For those seeking employment in the legal sector, there are few destinations more prestigious than the “Magic Circle” and “Silver Circle” law firms. These organisations are famous around the world, with hard-earned reputations for excellence.
This select group of legal firms have become widely known for their commitment to the very highest standards of performance and success. As such, obtaining a role with these companies can be seen as a real marker of accomplishment for the UK’s most skilled legal professionals.
Here, we explore the firms that comprise the Magic Circle and Silver Circle, looking at what differentiates these organisations and what is expected of those chosen to represent these firms.
What is the Magic Circle?
The term “Magic Circle” was first coined by the legal media in the 1990s to describe the most prestigious, high-performing law firms in London. All the members of the Magic Circle are known for their high-profile corporate and finance work, overseeing multi-billion-pound transactions and delivering the highest earnings per lawyer of any law firm headquartered in the UK.
This group used to be known informally as the Club of Nine, but this term fell out of use as its perceived membership became more exclusive. Today, the Magic Circle consists of five firms: Allen & Overy, Clifford Chance, Freshfields Bruckhaus Deringer, Linklaters, and Slaughter and May.
Each of the firms in the Magic Circle shares the following characteristics:
- Based in London, with substantial international operations.
- Industry-leading offerings in banking, finance and corporate law.
- Working with the world’s biggest and best-known corporations on major transactions with significant economic implications.
- Revenues and salary levels far above the UK industry average.
There is no doubt that these five firms are still among the most respected names in law, retaining a powerful attraction for candidates who seek to make an impact at the very top of their profession, working on cases with global impact.
What is the Silver Circle?
Although the Magic Circle is seen as the top tier for UK law, this is not to say that other firms are not also capable of commanding huge respect and strong reputations. Indeed, the more recent creation of the term “Silver Circle” reflects this reality.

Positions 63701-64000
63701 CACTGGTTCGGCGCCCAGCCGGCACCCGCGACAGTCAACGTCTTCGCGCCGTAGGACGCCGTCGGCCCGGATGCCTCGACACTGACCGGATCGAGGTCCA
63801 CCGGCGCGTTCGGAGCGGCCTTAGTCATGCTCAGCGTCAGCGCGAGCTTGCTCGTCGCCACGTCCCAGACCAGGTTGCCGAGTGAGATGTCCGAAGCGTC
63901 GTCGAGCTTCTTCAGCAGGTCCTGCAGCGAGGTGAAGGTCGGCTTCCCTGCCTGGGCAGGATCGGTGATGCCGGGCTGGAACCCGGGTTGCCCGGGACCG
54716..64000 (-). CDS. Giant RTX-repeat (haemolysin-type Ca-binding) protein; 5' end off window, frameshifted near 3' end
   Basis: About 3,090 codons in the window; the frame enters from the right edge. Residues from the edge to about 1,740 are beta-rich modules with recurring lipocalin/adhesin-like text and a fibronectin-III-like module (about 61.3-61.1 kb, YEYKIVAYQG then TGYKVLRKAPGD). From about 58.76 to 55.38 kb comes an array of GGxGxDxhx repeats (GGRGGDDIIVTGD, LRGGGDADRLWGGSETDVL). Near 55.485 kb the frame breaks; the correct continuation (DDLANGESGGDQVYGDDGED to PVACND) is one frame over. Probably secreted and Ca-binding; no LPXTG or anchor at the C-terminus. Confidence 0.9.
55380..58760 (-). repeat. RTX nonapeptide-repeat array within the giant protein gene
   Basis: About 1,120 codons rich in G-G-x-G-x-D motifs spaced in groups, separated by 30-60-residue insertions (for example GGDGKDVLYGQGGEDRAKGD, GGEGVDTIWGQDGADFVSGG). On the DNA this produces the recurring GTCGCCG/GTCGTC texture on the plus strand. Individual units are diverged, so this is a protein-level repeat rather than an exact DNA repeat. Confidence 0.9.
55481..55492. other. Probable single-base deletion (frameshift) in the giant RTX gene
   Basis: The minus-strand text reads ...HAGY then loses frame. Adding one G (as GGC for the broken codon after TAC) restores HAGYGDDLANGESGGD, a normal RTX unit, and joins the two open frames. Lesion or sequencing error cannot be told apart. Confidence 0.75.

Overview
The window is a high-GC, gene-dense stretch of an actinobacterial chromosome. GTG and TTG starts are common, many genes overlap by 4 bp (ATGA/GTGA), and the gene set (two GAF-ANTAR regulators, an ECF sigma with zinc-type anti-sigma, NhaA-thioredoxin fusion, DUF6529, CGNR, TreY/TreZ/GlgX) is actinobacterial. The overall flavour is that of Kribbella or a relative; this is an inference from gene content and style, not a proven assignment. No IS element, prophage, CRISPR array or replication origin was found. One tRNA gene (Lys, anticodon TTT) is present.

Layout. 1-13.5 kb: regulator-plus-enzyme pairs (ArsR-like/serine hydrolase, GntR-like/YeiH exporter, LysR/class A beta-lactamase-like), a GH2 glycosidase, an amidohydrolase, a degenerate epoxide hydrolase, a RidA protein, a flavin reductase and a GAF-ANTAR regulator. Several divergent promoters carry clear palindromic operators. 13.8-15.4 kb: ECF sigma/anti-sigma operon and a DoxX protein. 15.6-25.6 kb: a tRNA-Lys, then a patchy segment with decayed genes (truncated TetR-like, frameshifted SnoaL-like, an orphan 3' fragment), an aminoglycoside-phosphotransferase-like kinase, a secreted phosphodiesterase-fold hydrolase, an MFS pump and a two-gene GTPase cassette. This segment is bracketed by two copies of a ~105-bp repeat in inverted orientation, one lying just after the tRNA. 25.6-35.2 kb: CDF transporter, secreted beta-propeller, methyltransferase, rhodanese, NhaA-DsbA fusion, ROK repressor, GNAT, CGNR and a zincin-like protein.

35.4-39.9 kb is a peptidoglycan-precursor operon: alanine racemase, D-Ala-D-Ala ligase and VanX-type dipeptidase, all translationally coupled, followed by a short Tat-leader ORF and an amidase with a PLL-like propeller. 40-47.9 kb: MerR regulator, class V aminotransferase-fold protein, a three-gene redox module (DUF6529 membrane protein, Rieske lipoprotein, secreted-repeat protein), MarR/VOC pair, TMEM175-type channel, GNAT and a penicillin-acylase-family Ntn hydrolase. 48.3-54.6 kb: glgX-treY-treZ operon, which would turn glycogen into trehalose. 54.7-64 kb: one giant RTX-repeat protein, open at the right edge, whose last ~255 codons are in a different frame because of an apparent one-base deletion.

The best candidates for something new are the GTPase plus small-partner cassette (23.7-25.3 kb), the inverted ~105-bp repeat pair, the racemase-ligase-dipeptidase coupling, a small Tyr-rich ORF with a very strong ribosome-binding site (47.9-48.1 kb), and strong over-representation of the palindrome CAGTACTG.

This term was conceived by the industry publication The Lawyer to describe the law firms that fall just outside the Magic Circle, but which nevertheless deliver far higher revenues per lawyer than the average UK firm.
When the concept was created in 2005, the Silver Circle was said to consist of Ashurst, Herbert Smith Freehills, Macfarlanes and Travers Smith, as well as the now-defunct SJ Berwin. Bryan Cave Leighton Paisner is also widely considered to be in the conversation for membership in this elite group, whose firms share many of the same traits:
- A focus on serving a premium London-centred client base in the UK.
- Significantly higher profits per equity partner and revenue per lawyer than the UK average.
- A generally broader range of specialisms than the Magic Circle.
- A flexible approach to management, with an avoidance of top-down leadership and excessive bureaucracy.
There is more debate about the exact membership of the Silver Circle than the Magic Circle, with The Lawyer arguing that the increasingly international focus of firms like Ashurst and Herbert Smith Freehills means they no longer belong in this category, as well as debating whether Mishcon de Reya should now be granted membership.
What is it like to work for Magic Circle and Silver Circle law firms?
Working for a Magic Circle law firm is a dream come true for many in the sector, but those seeking roles with one of these organisations must be prepared to put a lot in if they wish to earn the associated rewards.
Magic Circle firms are known for their lengthy working hours, clear sense of hierarchy and demanding professional requirements. For those able to keep pace with these requirements, the payoff comes in the form of generous salaries, cutting-edge working environments and an opportunity to work on some of the industry’s biggest and most important cases.
By comparison, working experiences in the Silver Circle tend to be more varied. Each company has its own distinctive culture, and together they are generally known for being less rigidly formal and more flexible than their Magic Circle counterparts; as such, staff can still expect to work long hours as a rule but may experience a better work-life balance on the whole.
It is worth noting there will be many well-respected, top-performing organisations that are not included in the rankings. However, for ambitious professionals, the pull of these recognised names will always be considerable provided that they are able to do what it takes to succeed in these demanding, highly competitive roles.
Article provided by Sellick Partnership